M.Moazzam ( Departments of Surgery (Urology) and Radiology*, The Aga Khan University,Karachi. )
S. R. Biyabani ( Departments of Surgery (Urology) and Radiology*, The Aga Khan University,Karachi )
C. K. Jadoon ( Departments of Surgery (Urology) and Radiology*, The Aga Khan University,Karachi )
Congenital bilateral absence of Vas deferens (CBAVD) is an uncommon anomaly that contributes to male factor infertility. Various congenital abnormalities can occur in the course of mesonephric duct development which poses difficulties for diagnosis and management of such patients.
A 32-year old male shopkeeper presented with a 8-year history of primary infertility. History and clinical examination were unremarkable. Two urologists examined the patient separately and both had reported clinically palpable vas deferens. Seminal examination on two occasions, showed low volume (less than 1.5ml) fructose-positive azoospermia. Hormonal profile including serum testosterone, prolactin, LH and FSH were normal. Scrotal exploration + vaso-epididymal anastomosis was planned. At exploration, vas deferens was found to be bilaterally absent, epididymal head and body were dilated along with blindly ending tail. Epididymal aspirate showed numerous normally looking sperms. A transrectal ultrasound scan (TRUS) (Figure) showed bilateral presence of seminal vesicle. Subsequently the patient was offered epididymal aspiration and intracytoplasmic sperm insemination.
A 25-years old male presented with primary infertility, for 4 years. History and clinical examination were unremarkable. He was examined by two urologists separately and both had documented bilateral clinically palpable vas deferens. Three serial seminal examinations showed low volume ejaculate and fructose- positive azoospermia. Hormonal profile was normal. A TRUS showed bilateral presence of seminal vesicles. Scrotal exploration +vaso-epididymal anastomosis was planned. On exploration, he was found to have bilaterally absent vas deferens. Epididymis was found to be dilated along with blindly ending tail. Epididymal aspirate showed numerous normal looking sperms.
The seminal tract develops from the mesonephric duct which is a paired structure draining the mesonephric tubules in to the cloaca. Ureteric bud arises from the mesonephric duct at 4th week of gestation just proximal to the cloaca and subsequently it separates from the mesonephric duct at 7th week of gestation. After separation of ureteric bud, mesonephric duct gives origin to ejaculatory duct, seminal vesicles and ampulla of vas deferens from caudal part, vas deferens from its middle part and distal 2/3rd of epididymis from its cranial part.1 Common associated congenital abnormalities found in CBAVD include cryptorchidism and patent processus vaginalis.2
Previous investigators have suggested that with congenital absence of vas deferens, seminal vesicles and ejaculatory ducts are also absent. However in this sub-set of patients the entire mesonephric duct development was not abnormal as shown by presence of different parts of seminal tract.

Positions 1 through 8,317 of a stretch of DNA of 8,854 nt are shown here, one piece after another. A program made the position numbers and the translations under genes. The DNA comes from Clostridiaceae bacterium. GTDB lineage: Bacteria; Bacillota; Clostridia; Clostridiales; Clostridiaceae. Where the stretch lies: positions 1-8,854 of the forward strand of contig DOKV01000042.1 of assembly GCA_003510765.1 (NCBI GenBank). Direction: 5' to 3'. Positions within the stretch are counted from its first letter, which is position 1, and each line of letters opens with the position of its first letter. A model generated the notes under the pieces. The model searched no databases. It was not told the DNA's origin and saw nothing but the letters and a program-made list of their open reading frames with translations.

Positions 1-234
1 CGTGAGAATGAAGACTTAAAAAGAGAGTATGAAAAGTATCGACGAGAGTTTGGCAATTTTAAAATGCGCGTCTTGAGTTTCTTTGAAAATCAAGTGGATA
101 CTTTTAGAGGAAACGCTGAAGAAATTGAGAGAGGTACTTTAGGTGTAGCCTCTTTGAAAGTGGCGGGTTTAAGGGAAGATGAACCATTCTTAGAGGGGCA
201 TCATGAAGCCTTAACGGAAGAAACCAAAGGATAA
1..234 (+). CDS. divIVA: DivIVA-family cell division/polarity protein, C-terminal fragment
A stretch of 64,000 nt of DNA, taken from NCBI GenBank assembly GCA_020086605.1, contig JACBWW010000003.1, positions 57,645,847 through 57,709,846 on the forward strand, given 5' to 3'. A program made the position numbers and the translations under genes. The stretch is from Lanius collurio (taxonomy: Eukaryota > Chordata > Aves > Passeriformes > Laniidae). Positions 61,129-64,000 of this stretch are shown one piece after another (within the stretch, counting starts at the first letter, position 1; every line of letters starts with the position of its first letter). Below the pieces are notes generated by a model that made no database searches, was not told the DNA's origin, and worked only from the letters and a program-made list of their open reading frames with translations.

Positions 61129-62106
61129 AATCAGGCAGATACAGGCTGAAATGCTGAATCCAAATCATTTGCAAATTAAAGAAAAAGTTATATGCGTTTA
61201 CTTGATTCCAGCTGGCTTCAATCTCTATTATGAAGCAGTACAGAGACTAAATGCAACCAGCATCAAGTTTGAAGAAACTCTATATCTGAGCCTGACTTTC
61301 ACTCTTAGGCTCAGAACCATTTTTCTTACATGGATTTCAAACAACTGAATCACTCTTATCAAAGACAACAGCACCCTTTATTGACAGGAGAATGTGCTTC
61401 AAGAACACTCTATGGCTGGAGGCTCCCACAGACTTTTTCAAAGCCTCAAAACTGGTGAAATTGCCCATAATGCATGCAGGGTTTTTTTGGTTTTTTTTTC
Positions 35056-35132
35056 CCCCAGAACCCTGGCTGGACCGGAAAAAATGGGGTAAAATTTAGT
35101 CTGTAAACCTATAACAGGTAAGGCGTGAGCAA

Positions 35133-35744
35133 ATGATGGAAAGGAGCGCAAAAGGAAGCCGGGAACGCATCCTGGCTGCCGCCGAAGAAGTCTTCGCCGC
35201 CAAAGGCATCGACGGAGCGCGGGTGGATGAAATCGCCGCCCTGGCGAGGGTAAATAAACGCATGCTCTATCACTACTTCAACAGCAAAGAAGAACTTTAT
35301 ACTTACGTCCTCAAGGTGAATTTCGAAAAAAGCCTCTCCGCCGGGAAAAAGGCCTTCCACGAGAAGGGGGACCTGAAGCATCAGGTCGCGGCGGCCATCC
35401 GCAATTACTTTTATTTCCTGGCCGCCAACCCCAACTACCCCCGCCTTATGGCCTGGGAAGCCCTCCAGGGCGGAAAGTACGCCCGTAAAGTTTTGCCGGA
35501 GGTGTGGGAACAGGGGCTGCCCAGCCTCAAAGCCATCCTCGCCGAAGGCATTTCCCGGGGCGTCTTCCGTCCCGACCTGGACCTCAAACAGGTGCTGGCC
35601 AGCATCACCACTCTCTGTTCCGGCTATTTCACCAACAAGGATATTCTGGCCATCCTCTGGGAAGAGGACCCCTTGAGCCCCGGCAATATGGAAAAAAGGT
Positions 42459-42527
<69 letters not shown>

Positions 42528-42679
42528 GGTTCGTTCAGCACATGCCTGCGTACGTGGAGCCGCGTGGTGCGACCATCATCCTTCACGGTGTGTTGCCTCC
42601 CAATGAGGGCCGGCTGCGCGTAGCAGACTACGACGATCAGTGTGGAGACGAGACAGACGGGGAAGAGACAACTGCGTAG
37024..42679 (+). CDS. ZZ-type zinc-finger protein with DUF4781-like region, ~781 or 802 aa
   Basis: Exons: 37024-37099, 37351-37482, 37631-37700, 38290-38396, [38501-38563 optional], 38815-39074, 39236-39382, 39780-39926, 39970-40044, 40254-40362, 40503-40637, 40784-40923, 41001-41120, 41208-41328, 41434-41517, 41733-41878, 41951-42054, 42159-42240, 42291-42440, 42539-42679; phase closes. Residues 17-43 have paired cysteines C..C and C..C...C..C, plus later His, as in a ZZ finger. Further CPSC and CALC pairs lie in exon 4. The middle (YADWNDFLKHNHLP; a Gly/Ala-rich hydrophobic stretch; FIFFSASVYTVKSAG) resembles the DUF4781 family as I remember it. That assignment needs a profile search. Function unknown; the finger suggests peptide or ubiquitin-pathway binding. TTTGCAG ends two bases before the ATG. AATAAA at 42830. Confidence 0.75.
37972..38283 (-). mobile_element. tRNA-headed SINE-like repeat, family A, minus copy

About 10% of infertile males are diagnosed to have obstruction of the seminal tract which may be congenital or secondary to inflammatory events or surgery. Most frequent obstructive malformation of the seminal tract is bilateral congenital absence of vas deferens.2 Almost all of these patients have bilaterally absent seminal vesicles and if present they are usually hypoplastic and non functional along with absence of ejaculatory ducts. These patients have low volume ejaculate (less than 1.5ml), absence of fructose in the semen and azoospermia as shown by the some of the studies in these patients.
Pre-operative clinical examinations are misleading in cases of vas aplasia, so surgical exploration is necessary in these patients.3 In our patients as well, clinical examination was not helpful. Ewa Kuligowka et al had studied the incidence of different concomitant congenital abnormalities of seminal tract along with CBAVD using transrectal ultrasound in patients with low volume ejaculate and azoospermia. Ninety six (34%), out of 276 patients had CBAVD. All of these patients were found to have bilaterally absent ejaculatory ducts and only one patient was found to have bilaterally present seminal vesicles.4 Both of our patients had TRUS but in both patients radiologist was unable to localize the vas deferens but reported the presence of seminal vesicles bilaterally.
Mac Goldstein et al studied the presence of seminal vesicles in patients with CBAVD by obtaining CT scan of these patients. In this study out of 26 patients 21 were fructose negative on seminal analysis and 5 had equivocal results. This study emphasized that absence of seminal fructose and low volume ejaculate in these patients may be due to agenesis of ejaculatory ducts rather than absence of seminal vesicles.5 However, in these two patients, seminal fluid examination had shown the presence of fructose indicating the presence of functioning seminal vesicles and patent ejaculatory ducts.
Isolated congenital absence of vas deferens can exist. Clinical examination is often unhelpful and misleading in these patients. Till there is sufficient development in scrotal imaging to localize the presence of vas, surgical exploration remains the only option for the diagnosis of these patients.
1. Marshall FF. Embryology of lower genitourinary tract. Urol Clin North Am 1978; 5:3-15.
2. Terrone C, Ceratti G. Obstructive azoospermia and malformations of seminal tract. Arch Ital Urol Androl 1996;68:353-7.
3. Wagenkecth LIVE, Lotzin CF. Vas deferens aplasia: clinical and anatomical features of 90 cases. Andrologia 1983;15:605-13.
4. Kuligowska E. Transrectal ultrasound in male infertility: spectrum of findings and role in patient care. Radiology 1998;207:173 -81.
5. Goldstien M, Schlossberg S. Men with congenital absence of vas deferens often have seminal vesicles. J Urol 1988;140:85-6.